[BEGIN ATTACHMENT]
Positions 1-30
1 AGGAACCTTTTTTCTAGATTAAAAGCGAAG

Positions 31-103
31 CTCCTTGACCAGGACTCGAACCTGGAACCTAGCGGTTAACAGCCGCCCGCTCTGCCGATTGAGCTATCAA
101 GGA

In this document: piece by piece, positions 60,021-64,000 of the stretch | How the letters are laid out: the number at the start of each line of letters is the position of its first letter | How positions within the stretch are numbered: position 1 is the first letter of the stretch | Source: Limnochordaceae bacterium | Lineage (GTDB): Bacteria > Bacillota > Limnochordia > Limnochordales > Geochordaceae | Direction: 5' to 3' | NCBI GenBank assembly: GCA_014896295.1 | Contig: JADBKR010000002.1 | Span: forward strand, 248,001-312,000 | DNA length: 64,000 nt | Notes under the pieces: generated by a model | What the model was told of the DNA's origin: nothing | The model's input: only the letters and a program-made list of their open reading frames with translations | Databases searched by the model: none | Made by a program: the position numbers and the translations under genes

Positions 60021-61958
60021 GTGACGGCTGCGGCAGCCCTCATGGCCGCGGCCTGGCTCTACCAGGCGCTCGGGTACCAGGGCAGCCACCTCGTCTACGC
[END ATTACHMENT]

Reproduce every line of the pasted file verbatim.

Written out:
Positions 1-30
1 AGGAACCTTTTTTCTAGATTAAAAGCGAAG

Positions 31-103
31 CTCCTTGACCAGGACTCGAACCTGGAACCTAGCGGTTAACAGCCGCCCGCTCTGCCGATTGAGCTATCAA
101 GGA

In this document: piece by piece, positions 60,021-64,000 of the stretch | How the letters are laid out: the number at the start of each line of letters is the position of its first letter | How positions within the stretch are numbered: position 1 is the first letter of the stretch | Source: Limnochordaceae bacterium | Lineage (GTDB): Bacteria > Bacillota > Limnochordia > Limnochordales > Geochordaceae | Direction: 5' to 3' | NCBI GenBank assembly: GCA_014896295.1 | Contig: JADBKR010000002.1 | Span: forward strand, 248,001-312,000 | DNA length: 64,000 nt | Notes under the pieces: generated by a model | What the model was told of the DNA's origin: nothing | The model's input: only the letters and a program-made list of their open reading frames with translations | Databases searched by the model: none | Made by a program: the position numbers and the translations under genes

Positions 60021-61958
60021 GTGACGGCTGCGGCAGCCCTCATGGCCGCGGCCTGGCTCTACCAGGCGCTCGGGTACCAGGGCAGCCACCTCGTCTACGC